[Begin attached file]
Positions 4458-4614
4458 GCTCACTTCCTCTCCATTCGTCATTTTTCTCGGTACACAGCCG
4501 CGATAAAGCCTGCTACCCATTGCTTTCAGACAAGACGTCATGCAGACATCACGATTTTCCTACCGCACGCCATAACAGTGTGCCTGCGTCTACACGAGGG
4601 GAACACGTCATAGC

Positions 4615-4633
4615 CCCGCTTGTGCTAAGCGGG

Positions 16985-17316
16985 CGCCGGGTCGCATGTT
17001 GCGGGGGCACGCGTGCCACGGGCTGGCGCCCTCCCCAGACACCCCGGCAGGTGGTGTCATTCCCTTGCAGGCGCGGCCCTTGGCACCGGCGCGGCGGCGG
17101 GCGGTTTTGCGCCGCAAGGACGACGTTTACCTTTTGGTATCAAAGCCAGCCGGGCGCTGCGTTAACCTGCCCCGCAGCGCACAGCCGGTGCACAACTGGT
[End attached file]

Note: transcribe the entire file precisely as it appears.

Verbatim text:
Positions 4458-4614
4458 GCTCACTTCCTCTCCATTCGTCATTTTTCTCGGTACACAGCCG
4501 CGATAAAGCCTGCTACCCATTGCTTTCAGACAAGACGTCATGCAGACATCACGATTTTCCTACCGCACGCCATAACAGTGTGCCTGCGTCTACACGAGGG
4601 GAACACGTCATAGC

Positions 4615-4633
4615 CCCGCTTGTGCTAAGCGGG

Positions 16985-17316
16985 CGCCGGGTCGCATGTT
17001 GCGGGGGCACGCGTGCCACGGGCTGGCGCCCTCCCCAGACACCCCGGCAGGTGGTGTCATTCCCTTGCAGGCGCGGCCCTTGGCACCGGCGCGGCGGCGG
17101 GCGGTTTTGCGCCGCAAGGACGACGTTTACCTTTTGGTATCAAAGCCAGCCGGGCGCTGCGTTAACCTGCCCCGCAGCGCACAGCCGGTGCACAACTGGT